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Posts posted by user13371

  1. Sussamb, that would likely be the size of the data contained. How much space (total, and available) is on the internal storage? That is, when you plug it in to your computer in "mass storage" mode, and it shows up as a disk drive, how big does your operating system think it is? And how much free space?

  2. How much space did all those extras take up? And how much free space is available...?
    Beats me.... it's been several months ago ...
    Guess I didn't emphasize the right part of my question originally.


    Next time you plug your eTrex 20 into your computer, could you look at its propoerties and tell me how large the internal disk is, and how much free space it has on it? Garmin advertises 1.7GB internal memory. I want to know how much of that is really available for copying over GPX and map files.

  3. ...When I got my etrex 20 the first thing I did was go through all the files on the unit and delete anything that I really didn't need, like all the various language user manuals. that frees up some space.
    Just curious: How much space did all those extras take up? And how much free space is available on the internal memory (not microSD)?
  4. ...This is a bit misleading as.... how much other data files do you have on the GPS?
    None beyond the system files that come on the unit. The test I mentioned in my last post was done with no other ttracks, routes, or waypoints loaded either.


    New out of the box, when connected to the computer the eTrex 10 shows up as an 9.4 megabyte mass storage device with about 6.2 megabytes free space. It didn't come with nearly as much on it as your eTrex 20 had from the factory -- because the eTrex 10 comes with so much less storage to begin with, Garmin doesn't load it up the same way.

  5. ... to clarify this in my head.... Are these Geocaches files then more like actual files you would get on a computer, like with hints and things? Instead of just the coordinate? Is that what this is? (am learning still)

    A waypoint is just a named ocation, a set of coordinates.

    A "geocache" waypoint may have additional information attached; description, hints, logs, etc.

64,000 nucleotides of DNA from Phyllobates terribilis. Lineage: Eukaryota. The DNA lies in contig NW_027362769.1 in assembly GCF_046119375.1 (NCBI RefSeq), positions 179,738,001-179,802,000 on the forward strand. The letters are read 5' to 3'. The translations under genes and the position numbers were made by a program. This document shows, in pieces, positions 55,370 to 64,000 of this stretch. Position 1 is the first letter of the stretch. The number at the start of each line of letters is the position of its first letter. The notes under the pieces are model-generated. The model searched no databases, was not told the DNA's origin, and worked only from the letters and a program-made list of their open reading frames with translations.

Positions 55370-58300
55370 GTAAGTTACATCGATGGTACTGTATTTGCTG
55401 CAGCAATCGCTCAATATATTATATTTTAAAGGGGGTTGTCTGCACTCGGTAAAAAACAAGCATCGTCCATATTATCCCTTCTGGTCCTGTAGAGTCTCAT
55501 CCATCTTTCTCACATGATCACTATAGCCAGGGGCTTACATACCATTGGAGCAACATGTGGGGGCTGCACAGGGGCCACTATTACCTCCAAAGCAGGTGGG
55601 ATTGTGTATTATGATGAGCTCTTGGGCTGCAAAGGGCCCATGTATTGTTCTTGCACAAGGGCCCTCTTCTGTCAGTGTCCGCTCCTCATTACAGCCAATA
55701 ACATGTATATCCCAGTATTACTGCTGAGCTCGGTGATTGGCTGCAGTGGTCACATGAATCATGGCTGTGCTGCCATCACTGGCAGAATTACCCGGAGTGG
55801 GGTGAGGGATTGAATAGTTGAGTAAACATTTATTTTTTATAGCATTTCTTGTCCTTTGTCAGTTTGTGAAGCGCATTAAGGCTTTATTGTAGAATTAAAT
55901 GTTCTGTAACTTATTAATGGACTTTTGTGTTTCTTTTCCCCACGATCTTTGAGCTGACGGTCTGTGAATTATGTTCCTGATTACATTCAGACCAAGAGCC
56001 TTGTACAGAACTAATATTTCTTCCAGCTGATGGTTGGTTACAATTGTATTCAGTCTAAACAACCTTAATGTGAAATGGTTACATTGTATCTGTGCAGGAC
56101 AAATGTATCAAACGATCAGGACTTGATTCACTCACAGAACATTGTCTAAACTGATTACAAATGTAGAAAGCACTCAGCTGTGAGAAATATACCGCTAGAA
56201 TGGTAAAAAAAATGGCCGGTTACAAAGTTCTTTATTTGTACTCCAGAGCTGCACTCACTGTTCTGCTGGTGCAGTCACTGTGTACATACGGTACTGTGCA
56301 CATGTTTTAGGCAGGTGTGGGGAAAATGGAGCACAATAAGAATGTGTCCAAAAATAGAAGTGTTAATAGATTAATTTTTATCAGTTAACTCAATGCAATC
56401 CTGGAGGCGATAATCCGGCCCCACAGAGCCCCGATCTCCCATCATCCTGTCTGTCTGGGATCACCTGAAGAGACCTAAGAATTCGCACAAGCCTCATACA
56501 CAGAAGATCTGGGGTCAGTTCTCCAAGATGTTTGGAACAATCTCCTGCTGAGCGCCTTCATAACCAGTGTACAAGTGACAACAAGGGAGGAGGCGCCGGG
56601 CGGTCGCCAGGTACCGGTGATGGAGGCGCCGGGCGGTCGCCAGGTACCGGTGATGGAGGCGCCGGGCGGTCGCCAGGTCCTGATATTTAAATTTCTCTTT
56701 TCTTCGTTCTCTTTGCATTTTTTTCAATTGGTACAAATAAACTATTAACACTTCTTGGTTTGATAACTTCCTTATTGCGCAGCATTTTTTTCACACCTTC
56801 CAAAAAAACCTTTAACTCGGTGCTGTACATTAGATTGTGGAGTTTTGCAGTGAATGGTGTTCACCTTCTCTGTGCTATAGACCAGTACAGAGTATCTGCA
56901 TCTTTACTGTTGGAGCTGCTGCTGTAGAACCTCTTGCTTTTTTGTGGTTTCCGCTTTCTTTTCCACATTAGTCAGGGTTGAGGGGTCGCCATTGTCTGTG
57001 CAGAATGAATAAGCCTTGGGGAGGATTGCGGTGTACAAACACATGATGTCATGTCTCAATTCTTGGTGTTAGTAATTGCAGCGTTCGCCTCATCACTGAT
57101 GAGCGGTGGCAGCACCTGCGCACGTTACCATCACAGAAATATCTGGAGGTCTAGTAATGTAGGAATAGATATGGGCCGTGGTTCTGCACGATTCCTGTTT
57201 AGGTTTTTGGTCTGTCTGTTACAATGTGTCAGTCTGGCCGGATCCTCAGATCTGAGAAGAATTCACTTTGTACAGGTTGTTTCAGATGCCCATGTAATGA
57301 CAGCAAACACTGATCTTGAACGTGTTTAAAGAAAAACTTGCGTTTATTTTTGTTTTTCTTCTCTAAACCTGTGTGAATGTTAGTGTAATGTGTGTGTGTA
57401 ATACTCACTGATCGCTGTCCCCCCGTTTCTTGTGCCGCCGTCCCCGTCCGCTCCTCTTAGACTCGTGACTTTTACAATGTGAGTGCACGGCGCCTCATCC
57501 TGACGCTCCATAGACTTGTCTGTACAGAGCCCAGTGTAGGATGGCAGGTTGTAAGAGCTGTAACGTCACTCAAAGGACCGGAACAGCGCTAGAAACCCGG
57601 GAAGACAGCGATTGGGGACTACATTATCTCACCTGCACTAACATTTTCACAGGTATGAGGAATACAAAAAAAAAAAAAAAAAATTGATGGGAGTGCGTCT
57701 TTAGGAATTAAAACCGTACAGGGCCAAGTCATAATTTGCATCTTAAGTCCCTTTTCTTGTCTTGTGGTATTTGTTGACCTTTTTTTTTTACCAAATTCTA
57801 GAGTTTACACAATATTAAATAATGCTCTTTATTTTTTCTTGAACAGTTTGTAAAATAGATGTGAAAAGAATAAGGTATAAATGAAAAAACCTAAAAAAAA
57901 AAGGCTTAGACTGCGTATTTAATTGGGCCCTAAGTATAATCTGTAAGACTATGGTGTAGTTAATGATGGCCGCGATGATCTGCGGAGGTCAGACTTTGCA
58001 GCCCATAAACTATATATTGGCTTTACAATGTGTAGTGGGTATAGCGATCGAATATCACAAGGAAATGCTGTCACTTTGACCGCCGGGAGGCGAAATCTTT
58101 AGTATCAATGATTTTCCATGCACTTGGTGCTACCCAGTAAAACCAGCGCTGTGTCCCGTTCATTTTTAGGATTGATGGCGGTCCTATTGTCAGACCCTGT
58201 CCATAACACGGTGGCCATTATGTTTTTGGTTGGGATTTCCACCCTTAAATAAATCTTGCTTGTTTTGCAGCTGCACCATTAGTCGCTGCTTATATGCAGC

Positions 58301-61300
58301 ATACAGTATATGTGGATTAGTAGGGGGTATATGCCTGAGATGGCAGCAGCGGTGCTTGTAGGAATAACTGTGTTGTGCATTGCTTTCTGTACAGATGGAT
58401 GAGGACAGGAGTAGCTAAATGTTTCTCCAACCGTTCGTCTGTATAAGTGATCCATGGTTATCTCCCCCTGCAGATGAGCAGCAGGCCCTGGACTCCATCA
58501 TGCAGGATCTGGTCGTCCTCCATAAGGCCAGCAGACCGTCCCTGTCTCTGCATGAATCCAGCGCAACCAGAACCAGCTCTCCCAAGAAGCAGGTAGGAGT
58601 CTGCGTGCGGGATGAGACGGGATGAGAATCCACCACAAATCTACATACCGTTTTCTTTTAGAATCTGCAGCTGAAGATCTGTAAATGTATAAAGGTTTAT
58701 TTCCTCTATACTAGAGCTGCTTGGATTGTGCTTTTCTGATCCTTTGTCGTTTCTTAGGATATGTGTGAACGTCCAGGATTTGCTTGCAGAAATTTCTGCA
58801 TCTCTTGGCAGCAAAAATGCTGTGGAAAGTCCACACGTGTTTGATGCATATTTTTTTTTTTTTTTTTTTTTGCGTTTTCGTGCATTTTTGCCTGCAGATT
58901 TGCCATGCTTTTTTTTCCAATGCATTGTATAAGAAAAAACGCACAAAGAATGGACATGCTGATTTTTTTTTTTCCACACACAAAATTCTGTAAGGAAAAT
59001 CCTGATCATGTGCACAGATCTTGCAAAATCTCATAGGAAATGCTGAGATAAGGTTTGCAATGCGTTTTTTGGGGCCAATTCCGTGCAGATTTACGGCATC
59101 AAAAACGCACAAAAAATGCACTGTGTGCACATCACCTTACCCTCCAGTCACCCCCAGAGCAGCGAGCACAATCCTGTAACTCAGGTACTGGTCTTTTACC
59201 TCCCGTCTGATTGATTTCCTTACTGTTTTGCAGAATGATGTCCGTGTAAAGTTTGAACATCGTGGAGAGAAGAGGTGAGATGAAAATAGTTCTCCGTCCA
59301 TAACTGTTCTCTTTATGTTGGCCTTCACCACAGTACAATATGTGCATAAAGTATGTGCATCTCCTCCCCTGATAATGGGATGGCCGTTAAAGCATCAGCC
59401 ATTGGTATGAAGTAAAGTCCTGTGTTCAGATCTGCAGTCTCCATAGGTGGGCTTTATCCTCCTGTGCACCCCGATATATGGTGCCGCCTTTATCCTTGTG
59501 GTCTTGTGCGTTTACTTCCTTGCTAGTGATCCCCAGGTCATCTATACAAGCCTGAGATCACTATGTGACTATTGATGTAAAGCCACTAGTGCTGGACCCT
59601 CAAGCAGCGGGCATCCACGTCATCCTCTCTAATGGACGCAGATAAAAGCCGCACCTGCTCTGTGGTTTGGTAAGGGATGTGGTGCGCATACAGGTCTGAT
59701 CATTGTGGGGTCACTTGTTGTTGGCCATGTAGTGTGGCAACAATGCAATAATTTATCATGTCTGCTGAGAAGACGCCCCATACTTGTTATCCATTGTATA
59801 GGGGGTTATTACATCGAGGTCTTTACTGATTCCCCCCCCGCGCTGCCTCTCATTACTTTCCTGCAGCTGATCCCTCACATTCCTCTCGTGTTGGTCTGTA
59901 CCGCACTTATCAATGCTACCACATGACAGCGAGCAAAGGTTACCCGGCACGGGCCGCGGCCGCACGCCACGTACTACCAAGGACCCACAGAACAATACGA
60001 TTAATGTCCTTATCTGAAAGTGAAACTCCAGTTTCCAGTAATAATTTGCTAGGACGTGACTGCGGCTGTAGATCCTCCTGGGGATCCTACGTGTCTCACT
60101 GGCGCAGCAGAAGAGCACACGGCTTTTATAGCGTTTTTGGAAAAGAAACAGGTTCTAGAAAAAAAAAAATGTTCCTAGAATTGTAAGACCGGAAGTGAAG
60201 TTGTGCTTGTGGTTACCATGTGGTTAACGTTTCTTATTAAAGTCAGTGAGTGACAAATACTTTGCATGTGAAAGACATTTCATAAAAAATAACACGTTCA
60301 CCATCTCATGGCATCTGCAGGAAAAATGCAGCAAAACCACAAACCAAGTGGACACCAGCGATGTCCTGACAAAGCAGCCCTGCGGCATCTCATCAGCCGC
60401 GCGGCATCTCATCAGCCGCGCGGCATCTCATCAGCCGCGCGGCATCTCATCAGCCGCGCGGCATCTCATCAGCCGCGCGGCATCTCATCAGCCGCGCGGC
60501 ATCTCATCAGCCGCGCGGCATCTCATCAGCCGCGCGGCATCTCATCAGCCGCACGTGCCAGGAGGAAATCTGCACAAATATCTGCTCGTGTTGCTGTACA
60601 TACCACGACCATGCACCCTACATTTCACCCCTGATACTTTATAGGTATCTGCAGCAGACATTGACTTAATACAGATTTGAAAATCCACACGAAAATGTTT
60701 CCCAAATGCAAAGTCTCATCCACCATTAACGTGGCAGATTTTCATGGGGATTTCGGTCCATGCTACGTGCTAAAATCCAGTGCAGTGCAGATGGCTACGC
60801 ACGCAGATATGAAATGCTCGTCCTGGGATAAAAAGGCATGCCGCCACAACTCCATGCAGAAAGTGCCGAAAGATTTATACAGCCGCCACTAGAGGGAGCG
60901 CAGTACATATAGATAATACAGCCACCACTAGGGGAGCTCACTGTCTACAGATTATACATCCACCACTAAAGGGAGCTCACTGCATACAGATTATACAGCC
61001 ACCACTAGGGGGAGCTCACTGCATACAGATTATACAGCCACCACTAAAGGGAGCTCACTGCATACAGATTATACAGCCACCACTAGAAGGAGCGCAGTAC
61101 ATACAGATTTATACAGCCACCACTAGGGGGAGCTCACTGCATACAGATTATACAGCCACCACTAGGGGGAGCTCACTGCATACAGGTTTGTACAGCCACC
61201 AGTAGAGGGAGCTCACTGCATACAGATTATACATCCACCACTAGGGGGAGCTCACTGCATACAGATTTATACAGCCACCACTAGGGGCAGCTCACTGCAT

The starting point of this discussion came about because newer Garmin units divide regular waypoints and geocache waypoints into different lists and display them differently, each with their own size limits.

    And lastly -- A "pocket query" or GPX file lets you download lots of geocache waypoints, in bulk.


    Hope that clarifies rather than muddies. See also: http://www.markwell.us/pq.htm

  6. In theory, there should be no difference between theory and practice.

    In practice, there is.


    Now after trying it on my eTrex 10), I'd say in theory you might be able to put 2000 geocaches on the device. In practice, this might only be possible if the caches have very short descriptions and few or no logs. The file storage space available is only about 6 megabytes. I just tried copying over a pocket query that had 765 caches (3.8 megabytes) and it did load them -- but immediately complained the GPS was dangerously low on memory and I should delete some data.

  7. I posed the question in an email to Garmin tech support, specifically about the eTrex 10/20/30 models, and here was the reply:


    The eTrex 20 and 30 can hold up to 5,000 geocaches. The eTrex 10 can hold up to 2,000 geocaches.


    The thing to remember is all three devices have a limitation of the number of gpx files. When you load a geocaches one at a time, then this will create a gpx file. However, when you load a pocket query to the device, you will be able to put in a large number of geocaches that only use one gpx file.


    The gpx limitation for the 20/30 is 2,000 while the eTrex 10 is 500.


    Using the eTrex 10 as my example, I think that means I can have up to 500 caches in a single GPX file, but I can have multiple GPX files that will load at startup to reach the maximum of 2000 geocaches.


    I'm going to test this later -- but does my interpretation make sense?

  8. ...500 seems laughable ... I suspect all the etrex x0 line is the same as they all run the same firmware, do they not?

    I don't know if 500 caches in the eTeex 10 is laughable or just a matter of its low-end, budget model status: Lo-res greyscale screen, no maps, etc. And although the firmware versions are numbered the same (all three models are at version 2.5), I think there must be differences for the 20 and 30 to support features the 10 lacks: memory card slot, maps, color screen (and compass/barmoetere/ant+ on the 30).